Thursday 23 November 2017

Clampers who charge too much to face €5,000 fines

Minister for Transport, Tourism and Sport, Leo Varadkar
Minister for Transport, Tourism and Sport, Leo Varadkar

Anne-Marie Walsh

ROGUE clampers who charge motorists too much to release vehicles face fines up to €5,000 under new government plans.

The clamping industry will be regulated for the first time under draft laws to be unveiled by the Minister for Transport, Tourism and Sport Leo Varadkar today.

Under the scheme, clampers who exceed a release fee, which will be capped, could be fined up to €5,000.

The cap will be decided by the National Transport Authority. The caps will vary, and will be determined by the property where the vehicle is parked, for example if it is a shopping centre or an apartment block.

The legislation, to be introduced this year, aims to bring consistency to the clamping of vehicles, in public places and private land.

Mr Varadkar, who will publish the Regulation of Vehicle Immobilisation Bill later today, has said there are clear laws governing clamping in public places.

These allow local authorities to clamp vehicles directly or by contract with a clamping company.

But there is no legislation covering the clamping of vehicles parked on private property.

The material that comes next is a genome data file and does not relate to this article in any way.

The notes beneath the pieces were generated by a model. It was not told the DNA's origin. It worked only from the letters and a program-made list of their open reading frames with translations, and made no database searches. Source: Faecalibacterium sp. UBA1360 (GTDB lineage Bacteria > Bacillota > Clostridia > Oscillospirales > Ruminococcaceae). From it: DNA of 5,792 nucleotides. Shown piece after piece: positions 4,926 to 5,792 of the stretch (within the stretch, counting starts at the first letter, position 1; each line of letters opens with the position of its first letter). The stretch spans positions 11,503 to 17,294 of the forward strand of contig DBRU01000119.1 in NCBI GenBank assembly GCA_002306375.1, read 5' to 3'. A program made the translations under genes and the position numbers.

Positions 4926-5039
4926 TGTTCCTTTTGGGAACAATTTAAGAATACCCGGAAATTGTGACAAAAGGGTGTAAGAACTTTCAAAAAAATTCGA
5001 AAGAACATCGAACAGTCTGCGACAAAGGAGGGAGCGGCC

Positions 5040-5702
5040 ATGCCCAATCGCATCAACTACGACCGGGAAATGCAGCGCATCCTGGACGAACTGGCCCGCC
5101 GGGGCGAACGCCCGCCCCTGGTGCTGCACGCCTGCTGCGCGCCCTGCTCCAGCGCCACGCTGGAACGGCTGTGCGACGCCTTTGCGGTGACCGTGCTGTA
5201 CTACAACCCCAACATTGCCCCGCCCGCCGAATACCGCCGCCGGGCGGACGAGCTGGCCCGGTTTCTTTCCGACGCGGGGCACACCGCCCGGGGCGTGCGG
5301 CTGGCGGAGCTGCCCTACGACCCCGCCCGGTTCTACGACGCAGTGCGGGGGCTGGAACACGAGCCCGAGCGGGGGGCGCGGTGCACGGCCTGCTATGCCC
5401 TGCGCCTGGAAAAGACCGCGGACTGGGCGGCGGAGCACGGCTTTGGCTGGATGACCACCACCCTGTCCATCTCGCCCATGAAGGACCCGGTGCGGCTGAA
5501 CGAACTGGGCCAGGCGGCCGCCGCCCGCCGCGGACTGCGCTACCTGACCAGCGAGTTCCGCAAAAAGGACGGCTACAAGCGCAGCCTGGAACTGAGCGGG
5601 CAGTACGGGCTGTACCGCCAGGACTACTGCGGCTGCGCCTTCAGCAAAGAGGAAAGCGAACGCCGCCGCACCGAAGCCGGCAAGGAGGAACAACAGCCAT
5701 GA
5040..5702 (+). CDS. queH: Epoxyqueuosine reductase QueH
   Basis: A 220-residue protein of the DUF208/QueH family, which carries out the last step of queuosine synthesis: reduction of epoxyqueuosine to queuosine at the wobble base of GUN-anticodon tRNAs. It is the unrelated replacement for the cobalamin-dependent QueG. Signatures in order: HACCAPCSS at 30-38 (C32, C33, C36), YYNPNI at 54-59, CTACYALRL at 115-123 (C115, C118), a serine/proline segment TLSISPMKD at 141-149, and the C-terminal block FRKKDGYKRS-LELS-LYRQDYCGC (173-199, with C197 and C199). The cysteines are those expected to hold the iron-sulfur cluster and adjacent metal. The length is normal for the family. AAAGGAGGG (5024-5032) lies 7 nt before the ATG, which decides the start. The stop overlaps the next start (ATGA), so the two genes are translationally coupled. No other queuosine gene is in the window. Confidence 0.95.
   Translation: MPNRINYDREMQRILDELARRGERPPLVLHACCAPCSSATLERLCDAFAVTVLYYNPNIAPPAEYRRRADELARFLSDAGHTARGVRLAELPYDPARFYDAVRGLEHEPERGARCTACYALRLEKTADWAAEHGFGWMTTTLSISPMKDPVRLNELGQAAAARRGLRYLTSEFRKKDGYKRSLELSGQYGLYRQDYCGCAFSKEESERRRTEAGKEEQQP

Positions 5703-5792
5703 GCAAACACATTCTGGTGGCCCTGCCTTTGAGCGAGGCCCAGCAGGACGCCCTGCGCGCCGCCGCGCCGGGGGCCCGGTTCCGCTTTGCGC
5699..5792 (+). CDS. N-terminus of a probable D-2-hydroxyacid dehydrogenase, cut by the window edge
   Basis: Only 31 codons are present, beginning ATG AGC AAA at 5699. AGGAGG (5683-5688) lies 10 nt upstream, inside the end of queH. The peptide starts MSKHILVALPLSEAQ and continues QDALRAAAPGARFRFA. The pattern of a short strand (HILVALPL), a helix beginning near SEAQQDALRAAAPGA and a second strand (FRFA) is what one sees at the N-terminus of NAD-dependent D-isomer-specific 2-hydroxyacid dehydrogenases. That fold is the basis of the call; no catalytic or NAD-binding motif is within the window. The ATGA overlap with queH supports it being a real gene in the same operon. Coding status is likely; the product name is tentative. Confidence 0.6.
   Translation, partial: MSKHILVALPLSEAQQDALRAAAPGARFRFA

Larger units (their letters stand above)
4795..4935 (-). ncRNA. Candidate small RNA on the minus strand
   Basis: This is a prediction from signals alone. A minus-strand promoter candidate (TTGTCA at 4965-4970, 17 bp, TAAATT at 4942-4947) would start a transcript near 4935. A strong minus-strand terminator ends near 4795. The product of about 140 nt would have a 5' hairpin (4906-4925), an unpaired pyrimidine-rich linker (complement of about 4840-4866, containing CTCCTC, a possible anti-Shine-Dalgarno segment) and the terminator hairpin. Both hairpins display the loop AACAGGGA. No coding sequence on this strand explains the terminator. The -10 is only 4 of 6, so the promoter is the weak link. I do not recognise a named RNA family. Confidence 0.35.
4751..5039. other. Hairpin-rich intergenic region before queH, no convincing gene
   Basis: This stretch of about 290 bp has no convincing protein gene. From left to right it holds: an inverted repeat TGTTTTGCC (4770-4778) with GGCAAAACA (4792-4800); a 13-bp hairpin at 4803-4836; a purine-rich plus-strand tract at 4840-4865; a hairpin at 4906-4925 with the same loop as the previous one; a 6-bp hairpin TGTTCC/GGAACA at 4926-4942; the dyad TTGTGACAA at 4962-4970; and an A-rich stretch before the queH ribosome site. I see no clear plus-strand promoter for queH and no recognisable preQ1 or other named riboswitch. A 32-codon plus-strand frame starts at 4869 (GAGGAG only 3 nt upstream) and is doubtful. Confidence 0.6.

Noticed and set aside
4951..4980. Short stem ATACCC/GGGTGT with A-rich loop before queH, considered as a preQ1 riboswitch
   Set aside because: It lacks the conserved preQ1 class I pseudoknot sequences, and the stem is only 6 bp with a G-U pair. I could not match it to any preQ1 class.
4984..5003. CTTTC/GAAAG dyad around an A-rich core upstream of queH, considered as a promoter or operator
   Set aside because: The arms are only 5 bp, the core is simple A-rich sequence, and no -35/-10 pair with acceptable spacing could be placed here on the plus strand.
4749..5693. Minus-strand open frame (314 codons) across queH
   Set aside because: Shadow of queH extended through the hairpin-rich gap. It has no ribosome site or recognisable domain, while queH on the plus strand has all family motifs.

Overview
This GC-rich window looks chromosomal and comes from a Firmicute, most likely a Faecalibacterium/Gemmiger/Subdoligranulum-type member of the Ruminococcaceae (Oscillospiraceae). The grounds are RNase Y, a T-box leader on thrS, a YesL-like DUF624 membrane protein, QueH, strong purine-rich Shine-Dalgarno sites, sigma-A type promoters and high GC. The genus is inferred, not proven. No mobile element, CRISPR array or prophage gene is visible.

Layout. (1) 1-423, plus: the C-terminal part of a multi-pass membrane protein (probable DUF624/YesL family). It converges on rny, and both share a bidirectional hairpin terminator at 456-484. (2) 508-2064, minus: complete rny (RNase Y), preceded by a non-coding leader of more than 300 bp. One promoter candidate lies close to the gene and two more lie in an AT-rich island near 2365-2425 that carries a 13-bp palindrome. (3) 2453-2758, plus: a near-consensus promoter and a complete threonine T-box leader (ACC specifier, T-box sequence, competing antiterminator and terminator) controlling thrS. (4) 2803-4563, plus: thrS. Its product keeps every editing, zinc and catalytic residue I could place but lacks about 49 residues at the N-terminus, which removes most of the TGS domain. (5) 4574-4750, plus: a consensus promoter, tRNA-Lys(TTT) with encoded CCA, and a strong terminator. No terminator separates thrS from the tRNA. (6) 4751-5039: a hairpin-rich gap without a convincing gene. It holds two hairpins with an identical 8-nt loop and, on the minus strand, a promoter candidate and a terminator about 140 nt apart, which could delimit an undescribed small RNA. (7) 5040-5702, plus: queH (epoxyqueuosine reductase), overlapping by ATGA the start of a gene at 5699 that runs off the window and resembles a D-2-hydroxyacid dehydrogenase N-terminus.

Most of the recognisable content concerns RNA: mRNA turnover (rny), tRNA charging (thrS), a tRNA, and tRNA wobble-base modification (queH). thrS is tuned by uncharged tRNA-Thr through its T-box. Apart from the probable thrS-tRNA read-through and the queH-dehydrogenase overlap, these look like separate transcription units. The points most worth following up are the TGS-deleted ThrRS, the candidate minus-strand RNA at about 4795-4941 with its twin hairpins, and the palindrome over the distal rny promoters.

"The public is well aware of cases where private clampers have behaved in a manner which gives rise to serious concerns," he said.

"I do not favour an outright ban on clamping on private property, as landowners need to be able to deal with nuisance parking.

"However, the practice must be regulated."

The National Transport Authority will become the national regulator and licensing authority for the vehicle immobilisation industry.

It will oversee appeal, by motorists. Motorists will be able to appeal to it if they are unsatisfied with the clamping operator's response.

In addition, a code of practice for clamping operators will be drawn up and clamping staff and their vehicles will have to be clearly identifiable.

The General Scheme of the Regulation of Vehicle Immobilisation Bill, is designed to reward good practice by reputable clampers and protect motorists from bad practice.

Irish Independent

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